Durham, Durham, United Kingdom of Great Britain and Northern Ireland
Areas of Specialization
Aristotle: Induction
Aristotle: Demonstration
Aristotle: Dialectic and Dialectical Argument
Aristotle: Syllogistic
Aristotle: Logic and Philosophy of Language
Renaissance Humanism
Medieval Philosophy of Nature
Medieval Metaphysics
Bonaventure
Medieval Philosophy: Topics, Misc
Medieval Ethics
Medieval Political Philosophy
Medieval Philosophy of Language
Medieval Philosophy of Mind
Medieval Philosophy: Topics
Medieval Arabic and Islamic Philosophy
Aristotle: Non-Syllogistic Argument
Aristotle: Fallacies
Ancient Greek and Roman Philosophy: Topics
Aristotle: Rhetoric
Aristotle's Works in Logic
Aristotle: On Sophistical Refutations
Aristotle: Topics
Aristotle: Posterior Analytics
Aristotle: Prior Analytics
Aristotle: On Interpretation
Aristotle: Categories
Aristotle: Logic and Philosophy of Language, Misc
Aristotle: Necessity and Contingency
Aristotle: Truth
Aristotle: Definition
Aristotle: Principles
Aristotle: Predication
Ibn Tufayl
Al-Ghazali
Anselm
Peter Abelard
11th/12th Century Philosophy
Pre-1000 Medieval Philosophy, Misc
Boethius
Augustine
Ancient Greek and Roman Philosophy, Miscellaneous
Pre-Socratic Philosophy
Aristotle
Classical Greek Philosophy
General Philosophy of Science
History of Western Philosophy
Logic and Philosophy of Logic
Philosophy of Language
Metaphilosophy
Roger Bacon
11/12th Century Philosophy, Misc
Al-Farabi
Al-Kindi
Avicenna
Averroes
Medieval and Renaissance Philosophy, Misc
Medieval Logic
Ancient Greek and Roman Logic
Medieval and Renaissance Philosophy, Miscellaneous
15th/16th Century Philosophy, Misc
15th/16th Century Philosophy
13th/14th Century Philosophy, Misc
William of Ockham
Jean Buridan
Thomas Aquinas
13th/14th Century Philosophy
Medieval and Renaissance Philosophy
63 more
Areas of Interest
Aristotle: Induction
Aristotle: Dialectic and Dialectical Argument
Aristotle: Syllogistic
Aristotle: Logic and Philosophy of Language
Renaissance Humanism
Medieval Philosophy of Nature
Medieval Metaphysics
Bonaventure
Medieval Philosophy: Topics, Misc
Medieval Ethics
Medieval Political Philosophy
Medieval Philosophy of Language
Medieval Philosophy of Mind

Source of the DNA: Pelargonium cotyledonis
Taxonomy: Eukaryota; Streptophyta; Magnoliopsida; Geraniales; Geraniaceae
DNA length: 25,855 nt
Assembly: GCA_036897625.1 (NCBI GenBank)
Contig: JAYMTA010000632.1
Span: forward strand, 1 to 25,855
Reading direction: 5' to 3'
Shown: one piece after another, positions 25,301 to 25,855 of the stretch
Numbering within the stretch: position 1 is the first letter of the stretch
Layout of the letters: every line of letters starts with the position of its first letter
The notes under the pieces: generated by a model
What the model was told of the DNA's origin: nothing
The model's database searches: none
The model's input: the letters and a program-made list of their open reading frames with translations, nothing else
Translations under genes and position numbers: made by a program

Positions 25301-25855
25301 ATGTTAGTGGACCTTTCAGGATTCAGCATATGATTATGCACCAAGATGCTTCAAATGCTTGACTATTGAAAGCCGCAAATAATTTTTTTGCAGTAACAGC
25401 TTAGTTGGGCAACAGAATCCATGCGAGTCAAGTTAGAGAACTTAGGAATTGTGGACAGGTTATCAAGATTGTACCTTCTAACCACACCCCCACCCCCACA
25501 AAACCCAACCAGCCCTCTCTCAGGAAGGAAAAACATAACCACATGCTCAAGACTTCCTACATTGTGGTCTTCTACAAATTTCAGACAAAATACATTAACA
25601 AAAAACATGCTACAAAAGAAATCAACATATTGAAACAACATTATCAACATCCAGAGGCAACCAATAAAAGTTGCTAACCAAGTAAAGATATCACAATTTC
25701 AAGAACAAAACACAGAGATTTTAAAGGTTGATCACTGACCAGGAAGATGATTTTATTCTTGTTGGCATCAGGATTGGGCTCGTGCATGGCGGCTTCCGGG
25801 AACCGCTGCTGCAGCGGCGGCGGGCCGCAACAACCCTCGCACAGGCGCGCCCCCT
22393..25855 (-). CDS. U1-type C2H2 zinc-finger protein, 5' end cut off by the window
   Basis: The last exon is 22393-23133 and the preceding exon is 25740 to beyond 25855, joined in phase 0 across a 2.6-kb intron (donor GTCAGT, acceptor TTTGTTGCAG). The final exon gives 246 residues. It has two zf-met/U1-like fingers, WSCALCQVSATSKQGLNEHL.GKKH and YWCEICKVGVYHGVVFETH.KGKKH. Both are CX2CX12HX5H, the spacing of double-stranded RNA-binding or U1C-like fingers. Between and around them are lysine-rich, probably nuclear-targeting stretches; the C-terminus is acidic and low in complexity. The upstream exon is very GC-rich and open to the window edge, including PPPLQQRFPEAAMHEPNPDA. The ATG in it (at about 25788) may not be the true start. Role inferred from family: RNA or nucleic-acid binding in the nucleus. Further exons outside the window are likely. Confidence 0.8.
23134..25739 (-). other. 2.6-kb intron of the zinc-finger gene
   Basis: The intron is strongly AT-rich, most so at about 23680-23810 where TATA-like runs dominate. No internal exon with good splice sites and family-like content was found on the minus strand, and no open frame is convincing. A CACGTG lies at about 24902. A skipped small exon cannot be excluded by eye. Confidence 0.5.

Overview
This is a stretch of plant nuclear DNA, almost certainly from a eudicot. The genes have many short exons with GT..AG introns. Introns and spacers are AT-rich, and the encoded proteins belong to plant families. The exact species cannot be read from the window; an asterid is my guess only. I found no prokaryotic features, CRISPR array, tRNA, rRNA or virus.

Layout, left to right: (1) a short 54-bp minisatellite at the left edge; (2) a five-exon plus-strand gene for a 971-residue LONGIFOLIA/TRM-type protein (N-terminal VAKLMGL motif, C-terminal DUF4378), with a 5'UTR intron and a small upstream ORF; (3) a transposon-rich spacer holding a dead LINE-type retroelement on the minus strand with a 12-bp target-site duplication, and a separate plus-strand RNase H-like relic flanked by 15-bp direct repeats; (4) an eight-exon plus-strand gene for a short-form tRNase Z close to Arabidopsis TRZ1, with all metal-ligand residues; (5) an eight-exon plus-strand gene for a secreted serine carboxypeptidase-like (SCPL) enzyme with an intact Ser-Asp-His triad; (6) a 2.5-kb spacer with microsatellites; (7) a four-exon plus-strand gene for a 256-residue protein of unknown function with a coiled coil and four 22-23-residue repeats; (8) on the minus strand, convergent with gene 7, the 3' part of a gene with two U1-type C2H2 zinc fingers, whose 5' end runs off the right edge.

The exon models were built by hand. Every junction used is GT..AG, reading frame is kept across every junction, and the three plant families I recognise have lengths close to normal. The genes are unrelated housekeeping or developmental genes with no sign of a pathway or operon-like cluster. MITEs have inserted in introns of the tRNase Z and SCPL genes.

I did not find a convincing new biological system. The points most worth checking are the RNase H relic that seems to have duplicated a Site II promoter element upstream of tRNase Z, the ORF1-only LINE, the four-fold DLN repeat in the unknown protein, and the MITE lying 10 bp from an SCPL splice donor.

Medieval Philosophy: Topics
Medieval Arabic and Islamic Philosophy
Ibn Tufayl
Al-Ghazali
Aristotle: Demonstration
Aristotle: Non-Syllogistic Argument
Ancient Greek and Roman Philosophy: Topics
Aristotle: Rhetoric
Aristotle's Works in Logic
Aristotle: On Sophistical Refutations
Aristotle: Topics
Aristotle: Posterior Analytics
Aristotle: Prior Analytics
Aristotle: On Interpretation
Aristotle: Categories
Aristotle: Logic and Philosophy of Language, Misc
Aristotle: Necessity and Contingency
Aristotle: Truth
Aristotle: Definition
Aristotle: Principles
Aristotle: Predication
Aristotle: Fallacies
Al-Farabi
Al-Kindi
Pre-1000 Medieval Philosophy, Misc
Boethius
Augustine
Ancient Greek and Roman Philosophy, Miscellaneous
Pre-Socratic Philosophy
Aristotle
Classical Greek Philosophy
General Philosophy of Science
History of Western Philosophy
Metaphilosophy
European Philosophy
Medieval and Renaissance Philosophy
Logic and Philosophy of Logic
Philosophy of Religion
Philosophy of Mind
Philosophy of Language
11th/12th Century Philosophy
Peter Abelard
Avicenna
Averroes
Medieval and Renaissance Philosophy, Misc
Medieval Logic
Ancient Greek and Roman Logic
Medieval and Renaissance Philosophy, Miscellaneous
15th/16th Century Philosophy, Misc
15th/16th Century Philosophy
13th/14th Century Philosophy, Misc
William of Ockham
Jean Buridan
Thomas Aquinas
13th/14th Century Philosophy
11/12th Century Philosophy, Misc
Roger Bacon
Anselm
Epistemology
67 more
  •  12
    Marsilius of Inghen on the Definition of consequentia
    Vivarium 56 (3-4): 272-291. 2018.
    _ Source: _Volume 56, Issue 3-4, pp 272 - 291 This paper offers an analysis of Marsilius of Inghen’s definition of _consequentia_ and of his treatment of logical validity as presented in the first book of his treatise on _Consequentiae_. Comparing Marsilius of Inghen’s, John Buridan’s, and Albert of Saxony’s theories, the author argues that Marsilius’ account is based on a conception of consequence as a relation of entailment among propositions rather than as a type of conditional sentence and, …Read more
  •  10
    In this paper, the author offers an introduction to Marsilius of Inghen’s treatment of expositiones of sentences de incipit and de desinit in his treatise on Consequentiae, with an analysis of the various modi exponendi presented by Marsilius and an edition of the text. The author argues that, in the split between physical and logical approaches to the issues arising in analyses of incipit and desinit, Marsilius’ theory presents some hybrid features, but tends towards the logical end of the spec…Read more